As we journey through our young lives we are often sold the idea that things are set out for us in a particular fashion. We are apparently destined to find “the one”, find a passion and “do what you love”, buy our perfect house and have two kids and a dog, and potter away our later years from a sound retirement fund. Unfortunately it doesn’t all work out that way.
“The Perfect Life”
The problem with all of these thoughts, not only that they are fuelled by an imaginary world generating place called Hollywood, is that they are no where near close to the realities of the world we live in. Admittedly, all of those ideas are quite possible for a large amount of people in the first world countries, such as for those who are most likely to read this article, however with over 7 billion people on just the one planet I would care to throw a guess that the percentage that could achieve such a dream vision of existence is infinitesimal.
The ideas created by the “American dream” mindset reach all corners of the Earth because of the sheer power of media combined with accessibility provided by the Internet. Reaching these corners of the Earth is an idea that suggests one cannot be satisfied unless they are striving to achieve something that is imagined. Something that is a concept of thought that picks the best bits from reality to compile a perfect vision.
The “American dream” or “the perfect life” or “stability”; none of these things exist in any one persons life, and never have they, nor never should they. All of these phrases have negative connotations if you are pessimistic enough: the “American dream” is about white power and supremacy, “the perfect life” is a picture on a postcard, still in time and space with no other factors and is exactly the kind of thing advertisements are trying to sell you: a perfect lifestyle idea, and finally “stability” is also safety, unadventurous, unchallenging, and frankly doesn’t exist in our lives which will always have unplanned and utterly random factors to upset the balance.
“Do What You Love”
Our work, job, and career are another piece of the puzzle of life which formulate much of our existence. Through the tinted goggles of the perfect vision of what life should be, we are told that we should “follow our passion” and “do what you love”, and whilst that sounds like an inviting and optimistic view to having success in life, I am sure without a doubt that most of us would disagree to its accuracy when we use logic. But the phrase “do as I say, not as I do” comes to mind because we often also still pretend to ourselves that we can achieve the perfect life, even if we say its not realistic.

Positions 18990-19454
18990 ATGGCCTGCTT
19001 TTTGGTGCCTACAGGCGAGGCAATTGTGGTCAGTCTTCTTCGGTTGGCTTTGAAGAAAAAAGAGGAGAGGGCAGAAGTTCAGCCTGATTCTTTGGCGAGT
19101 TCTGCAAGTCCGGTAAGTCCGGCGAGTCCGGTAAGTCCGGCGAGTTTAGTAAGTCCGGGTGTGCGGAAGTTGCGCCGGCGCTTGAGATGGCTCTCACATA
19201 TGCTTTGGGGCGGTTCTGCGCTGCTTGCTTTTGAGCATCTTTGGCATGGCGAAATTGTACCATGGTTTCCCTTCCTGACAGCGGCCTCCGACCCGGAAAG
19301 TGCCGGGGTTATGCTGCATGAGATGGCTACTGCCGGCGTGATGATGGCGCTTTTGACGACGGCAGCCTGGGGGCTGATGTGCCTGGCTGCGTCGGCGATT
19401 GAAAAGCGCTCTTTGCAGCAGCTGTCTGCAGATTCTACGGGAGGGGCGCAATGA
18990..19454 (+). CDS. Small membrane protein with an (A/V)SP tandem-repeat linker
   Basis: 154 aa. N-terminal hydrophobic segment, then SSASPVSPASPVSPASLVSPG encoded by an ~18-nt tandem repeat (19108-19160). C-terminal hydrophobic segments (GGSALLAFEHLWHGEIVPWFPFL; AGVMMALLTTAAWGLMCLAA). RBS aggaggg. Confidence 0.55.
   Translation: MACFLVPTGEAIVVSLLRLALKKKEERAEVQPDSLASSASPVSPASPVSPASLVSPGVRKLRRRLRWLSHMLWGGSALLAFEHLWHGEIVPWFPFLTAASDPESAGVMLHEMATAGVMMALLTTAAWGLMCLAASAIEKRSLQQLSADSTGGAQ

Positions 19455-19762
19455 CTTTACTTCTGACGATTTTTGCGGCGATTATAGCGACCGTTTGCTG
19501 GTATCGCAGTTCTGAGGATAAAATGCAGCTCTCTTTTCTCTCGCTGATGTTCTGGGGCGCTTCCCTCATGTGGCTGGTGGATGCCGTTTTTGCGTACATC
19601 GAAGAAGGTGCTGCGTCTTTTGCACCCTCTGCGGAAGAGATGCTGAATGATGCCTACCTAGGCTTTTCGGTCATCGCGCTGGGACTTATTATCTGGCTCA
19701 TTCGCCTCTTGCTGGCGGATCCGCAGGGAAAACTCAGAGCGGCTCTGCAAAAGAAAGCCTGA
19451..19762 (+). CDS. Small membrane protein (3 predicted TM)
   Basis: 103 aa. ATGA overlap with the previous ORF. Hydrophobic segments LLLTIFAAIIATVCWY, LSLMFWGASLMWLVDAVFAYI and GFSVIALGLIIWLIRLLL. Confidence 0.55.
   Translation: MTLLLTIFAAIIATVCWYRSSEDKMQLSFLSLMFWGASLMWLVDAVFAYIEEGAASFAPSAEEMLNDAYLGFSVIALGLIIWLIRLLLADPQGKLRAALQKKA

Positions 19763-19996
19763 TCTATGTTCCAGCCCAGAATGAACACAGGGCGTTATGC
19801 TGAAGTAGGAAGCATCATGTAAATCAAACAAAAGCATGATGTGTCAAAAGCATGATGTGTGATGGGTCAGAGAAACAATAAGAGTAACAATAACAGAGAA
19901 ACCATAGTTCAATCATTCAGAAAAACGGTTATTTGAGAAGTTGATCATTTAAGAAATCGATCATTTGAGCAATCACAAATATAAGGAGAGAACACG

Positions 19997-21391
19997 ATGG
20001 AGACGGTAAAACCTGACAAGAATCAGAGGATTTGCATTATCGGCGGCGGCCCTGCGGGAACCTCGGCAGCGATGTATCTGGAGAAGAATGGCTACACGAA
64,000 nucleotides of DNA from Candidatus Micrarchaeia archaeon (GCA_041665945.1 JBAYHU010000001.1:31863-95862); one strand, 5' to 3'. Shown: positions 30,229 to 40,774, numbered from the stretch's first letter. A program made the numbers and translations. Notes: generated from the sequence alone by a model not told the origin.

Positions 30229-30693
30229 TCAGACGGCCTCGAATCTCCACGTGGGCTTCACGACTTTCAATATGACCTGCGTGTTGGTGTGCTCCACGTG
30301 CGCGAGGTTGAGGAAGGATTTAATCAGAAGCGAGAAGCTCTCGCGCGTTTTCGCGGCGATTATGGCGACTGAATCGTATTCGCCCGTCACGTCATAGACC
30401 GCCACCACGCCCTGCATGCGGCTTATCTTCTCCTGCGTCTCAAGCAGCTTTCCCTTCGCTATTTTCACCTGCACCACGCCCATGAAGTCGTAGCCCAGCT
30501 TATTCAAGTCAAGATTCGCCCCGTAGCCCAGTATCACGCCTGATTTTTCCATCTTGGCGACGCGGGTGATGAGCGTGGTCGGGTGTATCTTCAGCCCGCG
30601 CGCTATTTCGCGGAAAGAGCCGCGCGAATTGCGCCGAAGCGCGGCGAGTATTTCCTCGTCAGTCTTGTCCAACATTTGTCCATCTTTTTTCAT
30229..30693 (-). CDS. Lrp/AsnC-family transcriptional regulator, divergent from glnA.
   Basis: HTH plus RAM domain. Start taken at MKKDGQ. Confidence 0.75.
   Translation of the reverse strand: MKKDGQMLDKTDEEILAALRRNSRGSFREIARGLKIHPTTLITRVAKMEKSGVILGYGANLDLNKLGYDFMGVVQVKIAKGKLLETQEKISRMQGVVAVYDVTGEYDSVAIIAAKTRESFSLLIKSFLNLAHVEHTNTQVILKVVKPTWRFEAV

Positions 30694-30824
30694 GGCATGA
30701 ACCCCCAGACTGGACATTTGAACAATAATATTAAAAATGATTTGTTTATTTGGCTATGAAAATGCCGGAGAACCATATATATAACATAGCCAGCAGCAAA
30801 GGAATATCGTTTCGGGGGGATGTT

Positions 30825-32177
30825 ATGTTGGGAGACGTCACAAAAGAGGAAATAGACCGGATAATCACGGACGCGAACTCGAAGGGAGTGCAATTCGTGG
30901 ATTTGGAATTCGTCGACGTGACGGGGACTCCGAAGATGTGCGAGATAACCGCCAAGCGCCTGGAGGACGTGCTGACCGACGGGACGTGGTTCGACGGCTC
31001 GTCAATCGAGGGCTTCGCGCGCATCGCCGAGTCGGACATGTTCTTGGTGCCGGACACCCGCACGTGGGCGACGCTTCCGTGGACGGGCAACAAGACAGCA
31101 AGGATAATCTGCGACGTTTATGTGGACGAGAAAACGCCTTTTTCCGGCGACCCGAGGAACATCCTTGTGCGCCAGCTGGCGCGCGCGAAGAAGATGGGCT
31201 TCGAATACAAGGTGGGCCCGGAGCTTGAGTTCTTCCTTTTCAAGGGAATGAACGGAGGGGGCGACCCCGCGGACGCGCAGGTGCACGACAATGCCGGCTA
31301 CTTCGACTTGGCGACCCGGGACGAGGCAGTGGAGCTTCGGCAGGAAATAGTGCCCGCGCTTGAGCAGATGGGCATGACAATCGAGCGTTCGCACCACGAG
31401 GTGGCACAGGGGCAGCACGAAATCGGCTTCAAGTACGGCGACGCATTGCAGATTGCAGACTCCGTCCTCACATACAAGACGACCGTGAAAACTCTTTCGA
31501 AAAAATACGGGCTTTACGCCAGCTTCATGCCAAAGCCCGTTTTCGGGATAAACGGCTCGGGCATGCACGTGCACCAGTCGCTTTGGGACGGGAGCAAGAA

People have different views on the definition of work, a job, or a career. Some people work at a job to earn money, so they can do what they like to do – or follow their passion – outside of this. Some will work to define a career in what they think they align with that someone will pay them to do, and in some cases this may have some alignment to a passion. Finding the ability to combine a passion into a career is an achievement many aspire to and many will fall short of.
There are frankly few people in the world who are ‘lucky’ enough to be able to do what they love. Unfortunately it is only people whose passion just so happens to align with a career path that have the option to do what they love. We cannot simply wake up one day and decide that our passion is picking flowers, because no matter how much we enjoy picking flowers is there someone who is wiling to pay us for it? The likelihood is no, they are not.
Make Them Willing to Pay for It
If you are someone who has a passion that doesn’t yet align with your job or career, then you need to be able to find the link between your passion, and why someone might pay you to do it. This takes ingenuity to develop new strategies for making profit out of something you’d do for free anyway.
In order to make someone willing to pay you for your passion, you will need expertise. There isn’t a magic code other than being the very best at what you do, clearly outweighing any possibility of competition. Once you are an expert in something, many will want to hear your ideas because people are naturally attracted to leaders.
Our logical minds know that no one man or woman can be an expert of everything and so leaders specialise in particular subjects, sometimes multiple if they are closely related, and yet followers of leaders will accept all that they say as truth with wholehearted acceptance.
To become a leader, you require a following. Followers are found through becoming a knowledgeable and charismatic person. Those who follow a leader in their expertise are already captured as someone who is willing to pay to hear them speak, read their words, follow their developments, and also buy their product.
Even at that stage you are able to receive payment for simply following your passion, but those that are in the right place at the right time can also develop their value to being paid because they have a following. Think of stage speakers, and even musicians and actors to some extent; not only do they get paid following their passion and because they become experts at it, they get paid because people know who they are.
A following is not only of value to the leader, but a clear indication of value to everyone else who will want to pay them just to be allowed to access their following too; think brand partnerships, ‘collaboration’, etc.
In short, if you are truly focused on making your passion also your career then it will take time and effort to become So Good They Can’t Ignore You (a must-read book, by the way) by becoming the expert in your field. Once you are an expert, cultivate your following and give them the option to pay you for your knowledge and experience, and everyone else will want a piece of your passion.